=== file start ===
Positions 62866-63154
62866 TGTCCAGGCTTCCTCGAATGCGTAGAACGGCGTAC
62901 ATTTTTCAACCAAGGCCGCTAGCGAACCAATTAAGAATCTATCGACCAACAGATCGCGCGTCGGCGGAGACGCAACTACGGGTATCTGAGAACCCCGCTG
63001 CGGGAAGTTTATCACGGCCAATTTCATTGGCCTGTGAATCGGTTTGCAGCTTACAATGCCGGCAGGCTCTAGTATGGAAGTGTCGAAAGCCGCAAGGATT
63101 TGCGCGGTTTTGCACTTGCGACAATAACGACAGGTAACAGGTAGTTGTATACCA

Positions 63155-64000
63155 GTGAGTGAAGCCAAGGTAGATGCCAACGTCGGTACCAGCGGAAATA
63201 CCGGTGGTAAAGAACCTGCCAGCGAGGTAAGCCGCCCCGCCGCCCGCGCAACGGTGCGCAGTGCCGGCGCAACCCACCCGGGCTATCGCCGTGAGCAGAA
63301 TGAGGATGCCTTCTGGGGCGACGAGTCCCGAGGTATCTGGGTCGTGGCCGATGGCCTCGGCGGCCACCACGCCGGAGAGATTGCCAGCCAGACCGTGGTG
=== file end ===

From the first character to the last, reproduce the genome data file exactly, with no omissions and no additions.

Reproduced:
Positions 62866-63154
62866 TGTCCAGGCTTCCTCGAATGCGTAGAACGGCGTAC
62901 ATTTTTCAACCAAGGCCGCTAGCGAACCAATTAAGAATCTATCGACCAACAGATCGCGCGTCGGCGGAGACGCAACTACGGGTATCTGAGAACCCCGCTG
63001 CGGGAAGTTTATCACGGCCAATTTCATTGGCCTGTGAATCGGTTTGCAGCTTACAATGCCGGCAGGCTCTAGTATGGAAGTGTCGAAAGCCGCAAGGATT
63101 TGCGCGGTTTTGCACTTGCGACAATAACGACAGGTAACAGGTAGTTGTATACCA

Positions 63155-64000
63155 GTGAGTGAAGCCAAGGTAGATGCCAACGTCGGTACCAGCGGAAATA
63201 CCGGTGGTAAAGAACCTGCCAGCGAGGTAAGCCGCCCCGCCGCCCGCGCAACGGTGCGCAGTGCCGGCGCAACCCACCCGGGCTATCGCCGTGAGCAGAA
63301 TGAGGATGCCTTCTGGGGCGACGAGTCCCGAGGTATCTGGGTCGTGGCCGATGGCCTCGGCGGCCACCACGCCGGAGAGATTGCCAGCCAGACCGTGGTG